In the future, the researchers will coat spiders with a sealant to hold off that decline. But the next big step is to control the spiders’ legs individually, Yap says, and in the process, figure out more about how spiders work. Then her team could translate their understanding into better designs for other robots.

“That would be very, very interesting,” says Rashid Bashir, a bioengineer at the University of Illinois Urbana-Champaign who wasn’t involved in the new study. A spider corpse itself would probably have problems as a robot, he says, because it won’t perform consistently like “hard robots” and its body will break down over time. But spiders can definitely offer lessons to engineers (SN: 4/2/19). “There’s a lot to be learned from biology and nature,” Bashir says.

Despite the whole reanimating dead spiders thing, Yap is no mad scientist. She wonders whether it’s okay to play Frankenstein, even with spiders. “No one really talks about the ethics” when it comes to this sort of research, she says.

Scientists need to figure out the morality of this sort of bioengineering before they get too good at it, Bashir agrees. The question is, he says, “how far do you go?”

The Windchime experiment could use gravity to hunt for dark matter ‘wind’

The secret to directly detecting dark matter might be blowin’ in the wind.

The mysterious substance continues to elude scientists even though it outweighs visible matter in the universe by about 8 to 1. All laboratory attempts to directly detect dark matter — seen only indirectly by the effect its gravity has on the motions of stars and galaxies — have gone unfulfilled.

Those attempts have relied on the hope that dark matter has at least some other interaction with ordinary matter in addition to gravity (SN: 10/25/16). But a proposed experiment called Windchime, though decades from being realized, will try something new: It will search for dark matter using the only force it is guaranteed to feel — gravity.
“The core idea is extremely simple,” says theoretical physicist Daniel Carney, who described the scheme in May at a meeting of the American Physical Society’s Division of Atomic Molecular and Optical Physics in Orlando, Fla. Like a wind chime on a porch rattling in a breeze, the Windchime detector would try to sense a dark matter “wind” blowing past Earth as the solar system whips around the galaxy.

If the Milky Way is mostly a cloud of dark matter, as astronomical measurements suggest, then we should be sailing through it at about 200 kilometers per second. This creates a dark matter wind, for the same reason you feel a wind when you stick your hand out the window of a moving car.

The Windchime detector is based on the notion that a collection of pendulums will swing in a breeze. In the case of backyard wind chimes, it might be metal rods or dangling bells that jingle in moving air. For the dark matter detector, the pendulums are arrays of minute, ultrasensitive detectors that will be jostled by the gravitational forces they feel from passing bits of dark matter. Instead of air molecules bouncing off metal chimes, the gravitational attraction of the particles that make up the dark matter wind would cause distinctive ripples as it blows through a billion or so sensors in a box measuring about a meter per side.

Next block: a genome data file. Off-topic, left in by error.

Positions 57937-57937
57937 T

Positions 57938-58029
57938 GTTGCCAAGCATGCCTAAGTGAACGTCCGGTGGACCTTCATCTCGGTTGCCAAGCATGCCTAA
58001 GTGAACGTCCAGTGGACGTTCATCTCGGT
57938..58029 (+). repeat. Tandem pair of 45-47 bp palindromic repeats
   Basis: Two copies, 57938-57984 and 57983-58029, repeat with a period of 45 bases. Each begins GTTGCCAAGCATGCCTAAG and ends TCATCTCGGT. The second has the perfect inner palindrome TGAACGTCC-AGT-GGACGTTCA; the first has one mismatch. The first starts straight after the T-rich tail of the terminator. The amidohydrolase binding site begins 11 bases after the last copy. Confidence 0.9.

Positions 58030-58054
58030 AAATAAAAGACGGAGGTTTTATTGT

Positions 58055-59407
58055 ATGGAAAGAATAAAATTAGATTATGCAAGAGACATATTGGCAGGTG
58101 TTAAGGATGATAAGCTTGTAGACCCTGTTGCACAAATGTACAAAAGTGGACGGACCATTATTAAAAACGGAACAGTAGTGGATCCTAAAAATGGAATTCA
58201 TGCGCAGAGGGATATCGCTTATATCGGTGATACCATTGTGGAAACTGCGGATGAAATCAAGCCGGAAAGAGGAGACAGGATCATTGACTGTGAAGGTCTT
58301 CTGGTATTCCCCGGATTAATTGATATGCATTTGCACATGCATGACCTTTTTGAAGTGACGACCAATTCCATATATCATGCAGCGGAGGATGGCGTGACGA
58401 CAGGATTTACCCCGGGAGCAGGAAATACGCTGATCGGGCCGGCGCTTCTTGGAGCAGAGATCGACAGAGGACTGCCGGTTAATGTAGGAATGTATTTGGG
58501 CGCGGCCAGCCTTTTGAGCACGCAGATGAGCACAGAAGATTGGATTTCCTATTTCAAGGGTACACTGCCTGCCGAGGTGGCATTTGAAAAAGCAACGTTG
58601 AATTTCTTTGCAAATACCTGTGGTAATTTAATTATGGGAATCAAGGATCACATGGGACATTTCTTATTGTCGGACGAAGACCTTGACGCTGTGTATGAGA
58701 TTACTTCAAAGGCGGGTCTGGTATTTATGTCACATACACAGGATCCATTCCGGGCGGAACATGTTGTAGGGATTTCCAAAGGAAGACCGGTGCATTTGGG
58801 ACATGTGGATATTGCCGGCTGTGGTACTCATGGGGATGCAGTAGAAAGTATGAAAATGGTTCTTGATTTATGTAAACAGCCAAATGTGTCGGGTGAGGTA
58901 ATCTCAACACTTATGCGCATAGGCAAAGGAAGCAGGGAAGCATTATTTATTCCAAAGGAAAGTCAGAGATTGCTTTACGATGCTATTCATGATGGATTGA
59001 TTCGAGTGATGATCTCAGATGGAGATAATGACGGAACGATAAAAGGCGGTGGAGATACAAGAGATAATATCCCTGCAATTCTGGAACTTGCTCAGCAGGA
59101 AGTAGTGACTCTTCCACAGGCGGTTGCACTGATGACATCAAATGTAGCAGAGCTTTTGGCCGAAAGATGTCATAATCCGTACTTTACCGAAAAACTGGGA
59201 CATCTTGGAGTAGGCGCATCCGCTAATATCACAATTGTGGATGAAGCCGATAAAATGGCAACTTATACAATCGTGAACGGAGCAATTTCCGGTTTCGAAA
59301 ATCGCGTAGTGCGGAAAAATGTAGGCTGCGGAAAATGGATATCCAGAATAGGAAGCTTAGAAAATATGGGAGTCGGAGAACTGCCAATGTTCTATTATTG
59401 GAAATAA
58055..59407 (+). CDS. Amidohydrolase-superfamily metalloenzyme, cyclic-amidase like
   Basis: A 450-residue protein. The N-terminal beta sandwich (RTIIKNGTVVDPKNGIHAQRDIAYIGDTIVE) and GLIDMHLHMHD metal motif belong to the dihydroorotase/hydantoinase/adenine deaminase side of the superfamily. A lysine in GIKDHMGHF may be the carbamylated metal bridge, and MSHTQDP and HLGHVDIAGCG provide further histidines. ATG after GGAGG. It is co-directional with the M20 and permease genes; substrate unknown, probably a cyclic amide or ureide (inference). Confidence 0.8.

While it may seem logical to search for dark matter using gravity, no one has tried it in the nearly 40 years that scientists have been pursuing dark matter in the lab. That’s because gravity is, comparatively, a very weak force and difficult to isolate in experiments.

“You’re looking for dark matter to [cause] a gravitational signal in the sensor,” says Carney, of Lawrence Berkeley National Laboratory in California. “And you just ask . . . could I possibly see this gravitational signal? When you first make the estimate, the answer is no. It’s actually going to be infeasibly difficult.”

That didn’t stop Carney and a small group of colleagues from exploring the idea anyway in 2020. “Thirty years ago, this would have been totally nuts to propose,” he says. “It’s still kind of nuts, but it’s like borderline insanity.”

The Windchime Project collaboration has since grown to include 20 physicists. They have a prototype Windchime built of commercial accelerometers and are using it to develop the software and analysis that will lead to the final version of the detector, but it’s a far cry from the ultimate design. Carney estimates that it could take another few decades to develop sensors good enough to measure gravity even from heavy dark matter.

Carney bases the timeline on the development of the Laser Interferometer Gravitational-Wave Observatory, or LIGO, which was designed to look for gravitational ripples coming from black holes colliding (SN: 2/11/16). When LIGO was first conceived, he says, it was clear that the technology would need to be improved by a hundred million times. Decades of development resulted in an observatory that views the sky in gravitational waves. With Windchime, “we’re in the exact same boat,” he says.

Even in its final form, Windchime will be sensitive only to dark matter bits that are roughly the mass of a fine speck of dust. That’s enormous on the spectrum of known particles — more than a million trillion times the mass of a proton.

“There is a variety of very interesting dark matter candidates at [that scale] that are definitely worth looking for … including primordial black holes from the early universe,” says Katherine Freese, a physicist at the University of Michigan in Ann Arbor who is not part of the Windchime collaboration. Black holes slowly evaporate, leaking mass back into space, she notes, which could leave many relics formed shortly after the Big Bang at the mass Windchime could detect.

But if it never detects anything at all, the experiment still stands out from other dark matter detection schemes, says Dan Hooper, a physicist at Fermilab in Batavia, Ill., also not affiliated with the project. That’s because it would be the first experiment that could entirely rule out some types of dark matter.

Even if the experiment turns up nothing, Hooper says, “the amazing thing about [Windchime] … is that, independent of anything else you know about dark matter particles, they aren’t in this mass range.” With existing experiments, a failure to detect anything could instead be due to flawed guesses about the forces that affect dark matter (SN: 7/7/22).

Windchime will be the only experiment yet imagined where seeing nothing would definitively tell researchers what dark matter isn’t. With a little luck, though, it could uncover a wind of tiny black holes, or even more exotic dark matter bits, blowing past as we careen around the Milky Way.